Relying upon his prior observations and his limited knowledge of biology, including the Linnæan system of binomials, Lewis referred to the new species as an "anchovey," and compared it with "Clupea." Clupeidae (kloo-PEE-uh-dye)—Latin for herring—include shads, alewives, sardines and herrings, but not anchovies, which belong to the family Engraulidae (en-GRAU-luh-dee)—Greek for anchovy.
Anyway, the eulachon is neither of the above, but a smelt, representing the family Osmeridae (ahz-MEHR-i-dye), which is Greek for "odorous." Its own scientific binomial is Thaleichthys pacificus (thal-ee-ICK-this puh-SIFF-i-kuss), meaning "rich fish of the Pacific." It's also known as the Columbia River smelt, salvation fish, yshuh, swaive, chucka, and variations on the Clatsop word eulachon.
The eulachon is anadromous (an-ADD-dro-muss, from Greek, ana = back, and dromos = running). Every spring, along the Northwest Coast from central California to the Bering Sea, anadromous fish migrate in schools up freshwater rivers to reach the remembered redds (spawning beds) where they were born and reared, there to spawn a new generation, then die. Like other smelts, eulachons have been getting it on that way for about 40 million years, a timetested "rhythm method."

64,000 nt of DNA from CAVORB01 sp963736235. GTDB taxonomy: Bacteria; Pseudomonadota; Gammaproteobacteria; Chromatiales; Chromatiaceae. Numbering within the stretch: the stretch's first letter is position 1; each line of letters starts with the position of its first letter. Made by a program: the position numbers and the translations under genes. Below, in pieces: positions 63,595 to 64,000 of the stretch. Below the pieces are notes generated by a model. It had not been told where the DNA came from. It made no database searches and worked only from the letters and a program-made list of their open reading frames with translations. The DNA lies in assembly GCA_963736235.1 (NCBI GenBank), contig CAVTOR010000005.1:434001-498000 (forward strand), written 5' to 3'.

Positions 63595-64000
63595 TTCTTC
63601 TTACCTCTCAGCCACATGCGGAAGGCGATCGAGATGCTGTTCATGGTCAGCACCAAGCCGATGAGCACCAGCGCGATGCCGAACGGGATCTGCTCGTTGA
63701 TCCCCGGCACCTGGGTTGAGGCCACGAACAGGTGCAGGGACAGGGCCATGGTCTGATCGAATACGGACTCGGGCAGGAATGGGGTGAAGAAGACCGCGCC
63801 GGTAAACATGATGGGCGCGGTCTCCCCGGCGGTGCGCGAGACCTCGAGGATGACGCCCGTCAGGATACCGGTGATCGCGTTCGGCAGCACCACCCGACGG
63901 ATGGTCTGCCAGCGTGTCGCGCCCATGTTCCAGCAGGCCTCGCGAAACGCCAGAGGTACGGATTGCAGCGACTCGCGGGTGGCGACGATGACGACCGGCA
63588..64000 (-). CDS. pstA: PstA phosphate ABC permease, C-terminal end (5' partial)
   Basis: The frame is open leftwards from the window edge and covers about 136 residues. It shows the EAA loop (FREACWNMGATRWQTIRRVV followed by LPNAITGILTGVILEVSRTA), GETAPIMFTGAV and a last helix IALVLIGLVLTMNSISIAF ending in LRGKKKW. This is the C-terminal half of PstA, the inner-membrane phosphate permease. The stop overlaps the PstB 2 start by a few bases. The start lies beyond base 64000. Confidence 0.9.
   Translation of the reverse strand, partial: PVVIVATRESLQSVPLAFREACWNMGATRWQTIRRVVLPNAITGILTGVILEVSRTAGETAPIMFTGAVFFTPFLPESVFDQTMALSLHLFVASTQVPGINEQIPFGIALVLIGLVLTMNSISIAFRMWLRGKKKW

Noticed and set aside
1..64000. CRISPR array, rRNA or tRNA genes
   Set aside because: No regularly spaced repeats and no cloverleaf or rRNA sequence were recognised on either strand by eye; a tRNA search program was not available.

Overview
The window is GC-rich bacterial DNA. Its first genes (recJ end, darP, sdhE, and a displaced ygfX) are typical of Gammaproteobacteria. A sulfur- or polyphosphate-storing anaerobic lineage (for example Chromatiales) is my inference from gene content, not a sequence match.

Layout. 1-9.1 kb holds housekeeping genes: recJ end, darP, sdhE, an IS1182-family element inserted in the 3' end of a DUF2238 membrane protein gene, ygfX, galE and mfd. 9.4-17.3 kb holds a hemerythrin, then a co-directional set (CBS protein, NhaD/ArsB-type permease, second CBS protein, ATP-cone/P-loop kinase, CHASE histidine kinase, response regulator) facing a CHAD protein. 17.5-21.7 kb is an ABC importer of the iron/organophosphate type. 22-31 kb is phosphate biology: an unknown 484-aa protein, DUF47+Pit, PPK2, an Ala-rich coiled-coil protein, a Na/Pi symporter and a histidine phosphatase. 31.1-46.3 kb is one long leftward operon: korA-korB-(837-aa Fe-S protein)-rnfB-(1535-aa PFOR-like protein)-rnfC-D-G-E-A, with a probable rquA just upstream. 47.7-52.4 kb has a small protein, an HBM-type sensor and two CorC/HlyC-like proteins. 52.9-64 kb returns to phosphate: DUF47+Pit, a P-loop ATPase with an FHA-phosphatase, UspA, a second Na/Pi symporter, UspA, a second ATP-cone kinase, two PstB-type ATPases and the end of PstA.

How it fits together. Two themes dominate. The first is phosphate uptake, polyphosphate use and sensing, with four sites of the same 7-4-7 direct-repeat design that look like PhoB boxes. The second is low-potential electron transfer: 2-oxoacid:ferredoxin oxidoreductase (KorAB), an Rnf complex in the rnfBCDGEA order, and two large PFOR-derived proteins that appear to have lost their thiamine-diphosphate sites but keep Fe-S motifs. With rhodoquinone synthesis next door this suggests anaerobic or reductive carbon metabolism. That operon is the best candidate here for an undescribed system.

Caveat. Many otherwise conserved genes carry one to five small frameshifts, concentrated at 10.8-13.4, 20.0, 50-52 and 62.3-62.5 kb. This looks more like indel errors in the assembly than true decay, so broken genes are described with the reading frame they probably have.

Just as Indians did for thousands of years, piscine gourmets still net eulachons in the spring when, at their fattest, they move into shallow waters—thus the name "fathom fish"—heading toward their sacrificial destiny. Otherwise, since larger fish such as salmon relish them, fisherpersons use them as bait.
Indians also dried them to burn as candles—thus the nickname candle fish—and to use them to barter along the "grease trail" to the Interior.
For Further Reading:
Andy Lamb and Phil Edgell, Coastal Fishes of the Pacific Northwest (Madeira Park, BC: Harbour Publishing Co. Ltd., 1986), 20-26.